Grant Park Music Festival delivers a powerful “Missa Solemnis” on another rainy night

Sat Jun 29, 2019 at 12:44 pm

By Lawrence A. Johnson

Mezzo-soprano Siena Licht Miller (left) and soprano Maeve Höglund were soloists in the Grant Park Orchestra’s performance of Beethoven’s “Missa Solemnis” Friday night. Photo: Norman Timonera

Determined as one was to avoid writing another weather-related lede, in this rain-accursed summer at the Grant Park Music Festival, it proved unavoidable once again.

A performance of Beethoven’s epic Missa Solemnis is such a rare event that one hoped the meteorological gods would cooperate Friday night at the Pritzker Pavilion. Distant thunder initially added a nice dramatic obbligato and it seemed like the sunny skies at the park would continue.

But it was not to be. The heavens opened halfway through the Gloria and the downpour continued for much of the 78-minute performance, abating, aptly, for the concluding Agnus Dei.

Such al fresco tempests tend to affect the drenched audience members more than the artists, who are safely sheltered under the stage. Still, the distracting visuals and noise of umbrellas opening and people rushing for cover under Frank Gehry’s billowing metal sails can’t have been helpful to the performers’ concentration.

Yet even with the extracurricular distractions, Carlos Kalmar, four superb soloists, and the Grant Park Orchestra and Chorus delivered a powerful, keenly dramatic and deeply felt performance of Beethoven’s epic mass on this rainy night—one that embraced both the public and intimate qualities of this vast and extraordinary work.

As with his other large-scale vocal works (Fidelio, the Mass in C Major, Christ on the Mount of Olives), Beethoven struggled while composing his “solemn mass.” Originally intended for the installation as cardinal of his patron Archduke Rudolph, the Missa Solemnis was completed three years late. The setting grew in scale and ambition to nearly 80 minutes, with Beethoven expanding and deepening the sections to encompass his musical and religious visions. 

As reflected in the Missa Solemnis, Beethoven’s intense spirituality was as much of the Enlightenment as the church—broad and humanistic, deep, often dark, yet ultimately optimistic in its view of earthly struggle and heavenly deliverance.

All that is manifest in a canvas that reflects each section’s text in striking fashion, along with an often unsettled harmonic sense and seamless balancing of large orchestra, huge double chorus and four soloists.  A great Missa performance should be, in Colin Davis’ words, a “time-stopping experience.”

Photo: Norman Timonera

Friday’s performance was compelling from its very first bars—as the word “Kyrie” is sung by the entire chorus, then taken up in succeeding rising solos by the three highest solo voices. Kalmar led a performance that was strong on all levels, conveying the heaven-storming drama as surely as the moments of glowing spiritual intimacy.

The opening Kyrie was imposing and majestic, unfolding with a sense of grand inevitability with a weighty sonority of orchestra and chorus, the latter ideally blended across all sections. Taken at a fleet tempo, the frenzied exuberance of the Gloria was exhilarating, thrilling in the fugal coda, with lovely singing by the quartet in the slower, contrasting sections.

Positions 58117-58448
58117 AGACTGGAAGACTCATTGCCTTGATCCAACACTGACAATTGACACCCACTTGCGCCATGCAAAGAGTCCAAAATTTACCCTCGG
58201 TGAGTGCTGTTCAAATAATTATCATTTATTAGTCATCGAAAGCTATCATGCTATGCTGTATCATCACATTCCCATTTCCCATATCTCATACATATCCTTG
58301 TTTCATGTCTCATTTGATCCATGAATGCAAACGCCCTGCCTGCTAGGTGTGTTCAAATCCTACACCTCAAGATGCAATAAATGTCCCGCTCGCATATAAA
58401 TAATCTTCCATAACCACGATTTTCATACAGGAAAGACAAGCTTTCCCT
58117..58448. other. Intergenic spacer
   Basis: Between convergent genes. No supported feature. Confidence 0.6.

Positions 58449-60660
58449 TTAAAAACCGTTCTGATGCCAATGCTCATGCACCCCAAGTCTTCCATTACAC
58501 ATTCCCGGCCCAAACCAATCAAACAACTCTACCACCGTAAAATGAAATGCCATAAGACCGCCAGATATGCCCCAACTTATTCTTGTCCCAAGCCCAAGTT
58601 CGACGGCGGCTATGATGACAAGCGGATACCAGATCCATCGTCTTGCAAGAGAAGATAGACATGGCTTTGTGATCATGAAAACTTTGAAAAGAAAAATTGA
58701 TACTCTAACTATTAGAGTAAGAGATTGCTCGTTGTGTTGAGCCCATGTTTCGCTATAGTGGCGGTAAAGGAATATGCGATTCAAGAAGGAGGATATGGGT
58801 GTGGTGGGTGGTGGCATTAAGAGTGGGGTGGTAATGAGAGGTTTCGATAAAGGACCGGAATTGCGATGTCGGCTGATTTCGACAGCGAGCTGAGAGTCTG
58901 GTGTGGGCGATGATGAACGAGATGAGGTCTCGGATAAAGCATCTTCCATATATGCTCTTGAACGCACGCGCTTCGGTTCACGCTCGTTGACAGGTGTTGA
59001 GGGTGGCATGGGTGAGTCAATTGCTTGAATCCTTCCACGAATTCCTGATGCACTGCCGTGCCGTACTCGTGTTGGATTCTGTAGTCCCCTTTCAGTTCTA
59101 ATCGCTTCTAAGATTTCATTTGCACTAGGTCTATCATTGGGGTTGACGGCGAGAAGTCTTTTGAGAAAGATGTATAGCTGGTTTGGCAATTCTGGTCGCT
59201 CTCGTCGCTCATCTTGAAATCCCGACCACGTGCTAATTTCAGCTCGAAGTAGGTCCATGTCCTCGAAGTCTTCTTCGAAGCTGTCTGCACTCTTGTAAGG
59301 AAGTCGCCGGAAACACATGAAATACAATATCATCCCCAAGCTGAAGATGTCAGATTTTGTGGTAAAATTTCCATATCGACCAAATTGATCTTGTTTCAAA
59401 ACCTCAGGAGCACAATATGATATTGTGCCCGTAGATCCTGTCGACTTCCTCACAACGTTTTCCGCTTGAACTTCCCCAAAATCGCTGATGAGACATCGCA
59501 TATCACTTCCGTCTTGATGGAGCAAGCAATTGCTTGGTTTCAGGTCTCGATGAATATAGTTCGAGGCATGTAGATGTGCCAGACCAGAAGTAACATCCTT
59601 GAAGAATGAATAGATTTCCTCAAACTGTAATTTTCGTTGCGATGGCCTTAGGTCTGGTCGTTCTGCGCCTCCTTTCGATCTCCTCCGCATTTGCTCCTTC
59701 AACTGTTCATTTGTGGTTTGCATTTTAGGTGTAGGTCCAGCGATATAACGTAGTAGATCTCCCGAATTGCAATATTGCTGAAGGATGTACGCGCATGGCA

The choral singing was equally vigorous in the Credo but here again it was the solo singing that proved most affecting in this affirmation of faith. Concertmaster Jeremy Black’s luminous violin in the Benedictus contributed a chamber-like delicacy, both in his violin solos and interaction with the soloists.

An uncommonly well-balanced quartet had much to do with the evening’s success. Maeve Höglund’s soprano was a pleasure throughout—easily flexible throughout her range, rich of tone and soaring over the ensemble. Mezzo Siena Licht Miller’s secure vocalism and dusky tone contributed apt drama to the Agnus Dei.

One early entrance apart, tenor John Matthew Myers displayed a heroic timbre and ardent singing. Michael Sumuel’s rich and rounded bass-baritone anchored the quartet superbly, etching a dark and somber note at the opening of the Agnus Dei.

The only real blot on the performance wasn’t the weather, but the souped-up amplification. The fierce volume and piercing high frequencies led to some painful tuttis in climaxes. Belated knob-twiddling seemed to draw down the gain halfway through to less wince-inducing levels. Mercifully, Saturday night’s repeat is indoors and unplugged at the Harris Theater where neither weather nor electronics can do any damage.

The contributions of the Grant Park Chorus were on their usual exalted level, delivering the surging drama as surely as the mysticism and spiritual intimacy, under Christopher Bell’s direction. The playing of the Grant Park Orchestra was on the same high level, both polished and virtusoic throughout.

Friday’s performance was dedicated to the memory of Liz Gottlieb, a teacher and longtime member of the Grant Park Chorus.

Beethoven’s Missa Solemnis will be repeated 7:30 p.m. Saturday at the Harris Theater.


Posted in Performances

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